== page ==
Planning panel OKs gravel pit; residents miffed

Despite the angry outbursts and indignation from several Orchard Mesa residents, members of the Mesa County Planning Commission on Thursday night approved a conditional use permit for a 75-acre gravel pit, asphalt plant and cement plant at 31 and C Roads.

Commissioners voted 4-3 to approve the proposal, but Mesa County Commissioners will have the final say during a hearing 9 a.m. March 7 in the public hearing room of the old County Courthouse, 544 Rood Ave.

Orchard Mesa residents who spoke out against the proposal said they were not opposed to the already operational Parkerson Construction Inc. gravel mining operation, but they opposed the asphalt and cement plants set to be located there.

The plan calls for an estimated 400 trucks a day, with operations from 6 a.m. to 7 p.m. at least 6 days a week, for roughly the next 25 years. The company would upgrade three intersections in the area and use four haul routes to accommodate increases in traffic.

Laney Wooster was one of about 30 Orchard Mesa residents who showed at Thursday night’s meeting to oppose the plan. She said the impacts would be unconscionable to residents of the 140 homes within two miles of the operation, because of the smells of the asphalt plant, increased traffic, dust and the overall decrease to the rural quality of life.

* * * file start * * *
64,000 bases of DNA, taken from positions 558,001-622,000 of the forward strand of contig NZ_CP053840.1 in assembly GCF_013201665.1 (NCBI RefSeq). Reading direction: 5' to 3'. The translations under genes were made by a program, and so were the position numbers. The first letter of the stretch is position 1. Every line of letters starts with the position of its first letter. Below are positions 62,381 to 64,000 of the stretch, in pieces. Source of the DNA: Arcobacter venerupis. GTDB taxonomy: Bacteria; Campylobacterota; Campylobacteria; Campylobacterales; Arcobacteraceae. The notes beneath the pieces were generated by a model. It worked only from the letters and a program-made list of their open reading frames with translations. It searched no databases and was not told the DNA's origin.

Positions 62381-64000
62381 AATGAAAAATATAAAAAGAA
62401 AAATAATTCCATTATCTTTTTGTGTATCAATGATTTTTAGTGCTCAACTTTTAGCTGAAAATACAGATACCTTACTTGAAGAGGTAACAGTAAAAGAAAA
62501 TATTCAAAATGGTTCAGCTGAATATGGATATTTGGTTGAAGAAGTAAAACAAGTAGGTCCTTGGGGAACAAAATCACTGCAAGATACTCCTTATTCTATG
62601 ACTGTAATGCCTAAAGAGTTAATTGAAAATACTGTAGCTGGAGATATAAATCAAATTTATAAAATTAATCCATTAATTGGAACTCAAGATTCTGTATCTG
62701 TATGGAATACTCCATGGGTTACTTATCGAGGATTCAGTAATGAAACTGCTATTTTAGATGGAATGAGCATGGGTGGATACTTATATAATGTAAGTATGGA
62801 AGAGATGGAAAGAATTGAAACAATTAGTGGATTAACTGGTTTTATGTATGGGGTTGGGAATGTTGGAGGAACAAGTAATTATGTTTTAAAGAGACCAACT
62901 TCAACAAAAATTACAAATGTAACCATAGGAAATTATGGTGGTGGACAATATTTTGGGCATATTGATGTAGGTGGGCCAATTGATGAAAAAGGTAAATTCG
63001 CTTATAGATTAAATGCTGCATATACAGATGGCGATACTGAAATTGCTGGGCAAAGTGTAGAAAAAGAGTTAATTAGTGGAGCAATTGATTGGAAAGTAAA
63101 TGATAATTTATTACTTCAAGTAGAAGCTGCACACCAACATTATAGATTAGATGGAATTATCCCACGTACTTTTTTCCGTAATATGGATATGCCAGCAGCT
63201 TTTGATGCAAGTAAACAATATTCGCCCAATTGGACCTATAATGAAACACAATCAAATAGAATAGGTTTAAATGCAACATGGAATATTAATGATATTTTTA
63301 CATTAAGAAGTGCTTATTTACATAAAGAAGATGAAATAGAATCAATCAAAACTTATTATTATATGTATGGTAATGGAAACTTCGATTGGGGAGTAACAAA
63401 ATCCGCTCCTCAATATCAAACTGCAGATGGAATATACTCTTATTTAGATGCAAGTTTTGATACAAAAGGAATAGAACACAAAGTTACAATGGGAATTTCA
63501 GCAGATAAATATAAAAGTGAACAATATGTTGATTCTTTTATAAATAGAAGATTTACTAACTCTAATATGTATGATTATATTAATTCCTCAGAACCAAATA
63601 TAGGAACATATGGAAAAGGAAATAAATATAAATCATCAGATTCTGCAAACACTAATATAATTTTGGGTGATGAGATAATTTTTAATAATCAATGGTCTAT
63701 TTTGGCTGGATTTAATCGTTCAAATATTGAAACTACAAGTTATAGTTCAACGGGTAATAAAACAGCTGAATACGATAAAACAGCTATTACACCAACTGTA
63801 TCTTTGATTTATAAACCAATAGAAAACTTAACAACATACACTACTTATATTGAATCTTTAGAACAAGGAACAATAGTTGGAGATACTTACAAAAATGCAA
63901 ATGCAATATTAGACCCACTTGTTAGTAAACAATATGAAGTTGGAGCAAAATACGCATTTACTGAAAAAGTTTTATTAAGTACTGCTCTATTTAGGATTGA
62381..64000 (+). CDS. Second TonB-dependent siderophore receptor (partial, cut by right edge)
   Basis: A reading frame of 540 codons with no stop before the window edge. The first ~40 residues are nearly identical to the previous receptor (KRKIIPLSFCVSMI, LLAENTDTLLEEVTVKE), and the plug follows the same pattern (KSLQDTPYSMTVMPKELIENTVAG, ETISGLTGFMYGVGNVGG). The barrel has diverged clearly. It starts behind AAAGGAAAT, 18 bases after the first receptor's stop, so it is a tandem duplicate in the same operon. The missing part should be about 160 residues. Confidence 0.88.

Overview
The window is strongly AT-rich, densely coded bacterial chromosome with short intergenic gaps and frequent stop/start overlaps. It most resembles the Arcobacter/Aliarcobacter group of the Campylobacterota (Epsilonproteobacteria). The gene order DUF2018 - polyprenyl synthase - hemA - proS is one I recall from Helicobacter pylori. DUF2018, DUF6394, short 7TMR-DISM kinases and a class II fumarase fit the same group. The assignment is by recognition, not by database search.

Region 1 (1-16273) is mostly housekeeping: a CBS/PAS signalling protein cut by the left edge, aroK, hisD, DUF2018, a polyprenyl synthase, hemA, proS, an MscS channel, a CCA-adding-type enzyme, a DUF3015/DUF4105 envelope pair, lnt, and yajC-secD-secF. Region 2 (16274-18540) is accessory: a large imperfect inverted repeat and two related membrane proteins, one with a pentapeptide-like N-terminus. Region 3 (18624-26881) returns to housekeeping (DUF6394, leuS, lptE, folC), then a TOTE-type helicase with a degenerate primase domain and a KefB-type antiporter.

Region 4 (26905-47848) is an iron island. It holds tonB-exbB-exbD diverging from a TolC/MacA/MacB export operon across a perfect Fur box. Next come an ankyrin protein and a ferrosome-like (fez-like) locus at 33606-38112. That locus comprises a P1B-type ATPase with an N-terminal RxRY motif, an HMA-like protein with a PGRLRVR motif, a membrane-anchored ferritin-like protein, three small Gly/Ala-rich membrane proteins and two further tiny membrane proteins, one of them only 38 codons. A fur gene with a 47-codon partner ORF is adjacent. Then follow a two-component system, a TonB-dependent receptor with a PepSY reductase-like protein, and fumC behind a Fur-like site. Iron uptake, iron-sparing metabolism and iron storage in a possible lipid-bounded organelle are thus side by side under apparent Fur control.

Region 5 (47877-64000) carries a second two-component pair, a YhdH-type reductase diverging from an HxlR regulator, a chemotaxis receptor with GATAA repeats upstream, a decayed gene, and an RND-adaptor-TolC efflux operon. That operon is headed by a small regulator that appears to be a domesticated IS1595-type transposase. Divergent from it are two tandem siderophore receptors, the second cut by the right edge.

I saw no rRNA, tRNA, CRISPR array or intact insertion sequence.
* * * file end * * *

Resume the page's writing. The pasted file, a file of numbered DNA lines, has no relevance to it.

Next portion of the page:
With the current gravel mining operation that allows 100 trucks a day on 31 Road, Wooster said she and her husband already “can’t hear each other speak on our front porch.”

Wooster said she had collected signatures of 200 neighbors who also opposed the project and the impacts to the neighborhood.

Tom Benton with Parkerson Construction said the company has been working with Mesa County on the traffic plan for about a year. He said later in the hearing that he is aware of the opposition by neighbors, but believes there is a way for the company to operate and the nearby residents to experience the least impacts possible.

Planning commissioners said they wanted the company to work with neighbors on mitigating those impacts. Parkerson will be required to mitigate noise and dust, create berms and landscaping, and it cannot locate operations within 250 feet of homes.


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